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At a time when the legitimacy of artists in nearly every circle of the musical spectrum is in question, there’s something quite striking about how up-front and unambiguous the songwriting of Frightened Rabbit has been across their small but qualitative body of work. A broken heart is worn proudly on their plaid sleeve, gently weeping as the unmistakable burr of Scott Hutchinson spares no detail on his inner-most anguish. It’s guided them through four LPs to date, including the future-classic 2008 LP The Midnight Organ Fight.
There is, however, an inevitable degree of predictability when it comes to what to expect from Frightened Rabbit records – even when it comes to a Frightened Rabbit song in and unto itself. Some might see this as a level of consistency that most bands would dream for. If anything is clear on the band’s fifth LP, however, it’s that they’ve no interest in a holding pattern. Their business may still be company-loving misery, but Painting of a Panic Attack sees the Glasweigans recalibrating and shifting focus to the outer reaches of their sound.
While the end result may not reveal something quite at the level of the aforementioned Organ Fight, it still shows that the band is willing to learn and to expand its horizons – something a large number of their peers have failed to do on subsequent follow-ups to important albums.
The element of space and the element of distance are both significant factors of Panic Attack from a sonic standpoint. This stems from both the arrangement choices of the band and the production work of The National’s Aaron Dessner. Each camp is interested in the discovery that comes with exploration, and while that was certainly a factor of their predecessor LP (2013’s Pedestrian Verse), it’s shifted here to a primary focus.
Take the stunning, swelling opener Death Dream, for example, which marries post-rock guitar shimmer with a persistent, reverberating piano line. Eventually, Hutchinson shifts into a second-person narrative for the song’s refrain, as he and his bandmates sing out “You died in your sleep last night” ad infinitum. It’s here Hutchinson detaches, promptly fading away into the shroud of the instrumentation, which already feels as though it has built up some ways away.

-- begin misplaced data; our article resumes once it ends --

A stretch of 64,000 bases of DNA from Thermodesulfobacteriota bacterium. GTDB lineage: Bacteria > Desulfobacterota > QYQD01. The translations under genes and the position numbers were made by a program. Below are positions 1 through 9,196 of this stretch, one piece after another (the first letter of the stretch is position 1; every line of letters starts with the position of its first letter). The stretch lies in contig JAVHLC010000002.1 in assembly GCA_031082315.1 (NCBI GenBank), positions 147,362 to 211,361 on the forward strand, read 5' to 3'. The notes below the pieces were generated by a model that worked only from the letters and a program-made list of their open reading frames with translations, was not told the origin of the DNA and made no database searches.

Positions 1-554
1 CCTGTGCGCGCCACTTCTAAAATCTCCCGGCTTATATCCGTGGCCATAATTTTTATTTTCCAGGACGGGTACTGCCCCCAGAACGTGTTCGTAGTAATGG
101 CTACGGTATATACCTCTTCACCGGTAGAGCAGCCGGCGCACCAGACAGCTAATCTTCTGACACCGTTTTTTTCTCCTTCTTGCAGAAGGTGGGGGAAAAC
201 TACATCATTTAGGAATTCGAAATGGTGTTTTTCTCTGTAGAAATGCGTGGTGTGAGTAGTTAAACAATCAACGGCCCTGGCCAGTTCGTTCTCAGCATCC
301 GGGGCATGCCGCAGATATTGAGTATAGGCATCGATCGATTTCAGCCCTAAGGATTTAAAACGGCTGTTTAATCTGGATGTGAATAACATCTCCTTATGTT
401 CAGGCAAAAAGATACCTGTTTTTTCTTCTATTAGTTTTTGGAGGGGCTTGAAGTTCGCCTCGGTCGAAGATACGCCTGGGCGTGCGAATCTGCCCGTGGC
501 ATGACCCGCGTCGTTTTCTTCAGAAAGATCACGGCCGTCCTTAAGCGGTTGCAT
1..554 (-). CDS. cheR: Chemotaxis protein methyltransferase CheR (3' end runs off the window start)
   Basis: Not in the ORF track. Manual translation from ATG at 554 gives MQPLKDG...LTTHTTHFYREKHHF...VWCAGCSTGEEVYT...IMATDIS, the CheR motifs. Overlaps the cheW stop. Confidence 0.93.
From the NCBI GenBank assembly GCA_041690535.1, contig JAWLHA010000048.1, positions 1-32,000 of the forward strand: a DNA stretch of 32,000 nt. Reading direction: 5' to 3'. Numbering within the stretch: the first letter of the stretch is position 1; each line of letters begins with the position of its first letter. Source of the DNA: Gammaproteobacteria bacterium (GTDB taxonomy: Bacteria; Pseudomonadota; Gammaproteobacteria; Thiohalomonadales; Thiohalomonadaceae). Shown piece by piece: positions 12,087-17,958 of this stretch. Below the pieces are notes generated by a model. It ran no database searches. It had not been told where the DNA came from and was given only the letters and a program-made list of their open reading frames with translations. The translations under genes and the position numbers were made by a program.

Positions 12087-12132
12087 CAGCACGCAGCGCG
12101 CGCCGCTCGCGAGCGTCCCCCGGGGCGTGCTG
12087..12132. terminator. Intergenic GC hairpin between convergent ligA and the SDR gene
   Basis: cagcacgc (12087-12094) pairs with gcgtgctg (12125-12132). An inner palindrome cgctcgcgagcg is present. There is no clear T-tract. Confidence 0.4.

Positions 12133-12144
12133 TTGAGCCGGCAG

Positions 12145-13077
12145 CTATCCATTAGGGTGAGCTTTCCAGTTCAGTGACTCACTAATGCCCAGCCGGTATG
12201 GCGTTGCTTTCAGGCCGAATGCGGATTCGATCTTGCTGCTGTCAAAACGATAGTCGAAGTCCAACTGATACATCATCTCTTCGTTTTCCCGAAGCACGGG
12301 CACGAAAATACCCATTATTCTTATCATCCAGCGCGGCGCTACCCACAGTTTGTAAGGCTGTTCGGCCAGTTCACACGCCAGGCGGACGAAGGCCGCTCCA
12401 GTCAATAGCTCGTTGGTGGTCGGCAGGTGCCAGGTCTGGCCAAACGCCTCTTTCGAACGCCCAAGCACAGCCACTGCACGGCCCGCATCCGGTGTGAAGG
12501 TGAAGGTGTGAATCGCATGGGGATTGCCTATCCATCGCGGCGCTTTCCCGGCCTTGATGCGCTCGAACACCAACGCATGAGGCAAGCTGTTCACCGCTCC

Elsewhere, Hutchinson’s brother Gavin serves as the percussive foundation of Wish I Was Sober, beginning with faint floor-tom rolls and eventually driving hard into the speakers as the crescendo builds. Dessner’s production, too, also allows for subtle inserts and a creative, liberal use of layering – indeed, you might not even notice the saxophone on Blood Under the Bridge until a couple of proper listens.
Not every song leaves as lasting an impression as the aforementioned highlights, or obvious single An Otherwise Disappointing Life. Still, even a Frightened Rabbit album at its worst will more often than not trump a dozen other indie-rock hopefuls at their best. Panic Attack is another thoroughly engaging and smartly-paced record from a hive mind that still buzzes and bursts with creativity.